Indeed, every NFL team but Seattle passed more than ran last season. Saquon Barkley, Christian McCaffrey and Alvin Kamara are three of the game's hottest, young backs; all are elite pass catchers. Having spent four seasons in the NFL, first with the Philadelphia Eagles then San Francisco 49ers, Kelly has firsthand insight on the current trend.

 

But while Kelly understands the emphasis shift, he's a coach who's always relied heavily on a feature-back attack. At Oregon — first as offensive coordinator in 2007 and '08, then as head coach from 2009-12 — Kelly's hyper-speed system fostered some of the country's most productive individual rushing seasons.

 

Jonathan Stewart, 2007: 1,722 yards, 11 touchdowns

Jeremiah Johnson and LeGarrette Blount, 2008: 1,201 yards, 13 touchdowns; 1,002 yards, 17 touchdowns

LaMichael James, 2009: 1,546 yards, 14 touchdowns

LaMichael James, 2010: 1,731 yards, 21 touchdowns (Heisman Trophy finalist)

LaMichael James, 2011: 1,805 yards, 18 touchdowns

Kenjon Barner, 2012: 1,767 yards, 21 touchdowns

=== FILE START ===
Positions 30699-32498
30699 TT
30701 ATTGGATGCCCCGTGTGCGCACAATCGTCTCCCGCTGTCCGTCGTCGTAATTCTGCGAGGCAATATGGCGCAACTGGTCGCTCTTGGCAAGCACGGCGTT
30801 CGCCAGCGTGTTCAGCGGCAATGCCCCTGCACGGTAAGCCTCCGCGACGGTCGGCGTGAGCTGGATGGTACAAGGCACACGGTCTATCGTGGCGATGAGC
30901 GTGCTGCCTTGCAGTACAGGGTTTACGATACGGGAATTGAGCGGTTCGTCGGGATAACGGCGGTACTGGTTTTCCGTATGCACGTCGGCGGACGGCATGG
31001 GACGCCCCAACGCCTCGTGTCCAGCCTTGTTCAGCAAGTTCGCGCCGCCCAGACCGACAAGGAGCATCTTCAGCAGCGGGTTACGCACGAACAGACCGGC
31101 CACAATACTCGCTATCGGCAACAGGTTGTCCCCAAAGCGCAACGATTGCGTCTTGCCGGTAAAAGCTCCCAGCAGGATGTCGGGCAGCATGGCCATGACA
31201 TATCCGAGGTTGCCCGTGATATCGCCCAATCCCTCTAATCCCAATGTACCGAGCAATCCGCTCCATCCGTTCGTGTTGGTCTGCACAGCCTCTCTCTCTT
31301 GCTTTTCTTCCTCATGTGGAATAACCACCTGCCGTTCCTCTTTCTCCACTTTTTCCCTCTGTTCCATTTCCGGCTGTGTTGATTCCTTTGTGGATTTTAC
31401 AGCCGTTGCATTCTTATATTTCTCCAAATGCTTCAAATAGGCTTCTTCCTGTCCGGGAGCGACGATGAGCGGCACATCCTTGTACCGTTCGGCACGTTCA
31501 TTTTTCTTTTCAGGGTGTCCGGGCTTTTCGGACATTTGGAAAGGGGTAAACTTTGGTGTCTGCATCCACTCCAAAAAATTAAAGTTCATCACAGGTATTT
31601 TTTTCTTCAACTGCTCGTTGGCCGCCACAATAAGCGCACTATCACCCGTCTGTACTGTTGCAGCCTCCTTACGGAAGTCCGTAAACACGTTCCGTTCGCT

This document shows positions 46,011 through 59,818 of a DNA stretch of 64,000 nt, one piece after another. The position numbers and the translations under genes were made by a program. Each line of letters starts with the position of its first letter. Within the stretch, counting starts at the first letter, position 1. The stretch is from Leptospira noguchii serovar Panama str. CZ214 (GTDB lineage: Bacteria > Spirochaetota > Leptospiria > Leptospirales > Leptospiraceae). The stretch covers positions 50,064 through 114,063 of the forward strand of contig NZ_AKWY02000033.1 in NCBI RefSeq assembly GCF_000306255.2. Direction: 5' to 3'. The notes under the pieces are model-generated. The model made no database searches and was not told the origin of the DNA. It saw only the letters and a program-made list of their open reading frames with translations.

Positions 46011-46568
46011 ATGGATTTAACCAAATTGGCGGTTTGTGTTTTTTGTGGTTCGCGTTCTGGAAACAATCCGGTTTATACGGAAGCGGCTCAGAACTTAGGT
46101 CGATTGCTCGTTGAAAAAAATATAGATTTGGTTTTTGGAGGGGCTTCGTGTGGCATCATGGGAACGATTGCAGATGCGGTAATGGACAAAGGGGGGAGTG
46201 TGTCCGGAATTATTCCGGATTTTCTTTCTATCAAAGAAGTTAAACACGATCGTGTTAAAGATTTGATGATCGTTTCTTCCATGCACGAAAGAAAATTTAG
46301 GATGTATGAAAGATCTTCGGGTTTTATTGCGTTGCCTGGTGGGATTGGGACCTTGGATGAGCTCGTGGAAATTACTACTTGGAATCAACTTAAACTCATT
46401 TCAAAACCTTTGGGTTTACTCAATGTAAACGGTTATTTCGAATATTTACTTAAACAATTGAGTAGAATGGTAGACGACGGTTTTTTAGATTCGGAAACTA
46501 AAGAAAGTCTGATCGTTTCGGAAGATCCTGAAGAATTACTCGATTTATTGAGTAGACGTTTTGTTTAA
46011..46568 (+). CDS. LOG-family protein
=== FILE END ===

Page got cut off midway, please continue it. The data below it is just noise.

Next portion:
Kelley's production continued that trend. His most telling development in 2019 won't be what he adds to his individual numbers, however. It may come from how he blocks on passing plays.

 

That element of Zack Moss' game at Utah might make him the most intriguing NFL prospect among this year's Pac-12 running backs, at least among the upperclassmen. Moss combines a classic feature-back style, running through the tackles and welcoming contact before picking up yards after it, with solid contributions in the passing game.

 

In addition to his solid blocking in passing situations, Moss caught 29 balls for 243 yards in 2017.

 

His NFL prospects aside, Moss also defies the stigma of running back expendability purely through his absence a season ago. Utah scored 40-plus points four times in October, and Moss rolled up 1,096 yards with 11 touchdowns in the first two months. He sustained an injury in early November, and the Utes offense was never as dangerous.

 

His return to the backfield in 2019 positions Moss both to set the Utah career rushing mark, currently 3,219 by Eddie Johnson, and makes the Utes favorites to win the Pac-12.

 

Moss is another example of a surprise overachiever — Utah head coach Kyle Whittingham said of the Floridian's recruitment, "I couldn't figure out why the SEC wasn't all over him." — but he's undeniably important to the Pac-12 landscape in the coming season.

 

— Written by Kyle Kensing, who is part of the Athlon Contributor Network and a sportswriter in Southern California. Follow him on Twitter @kensing45.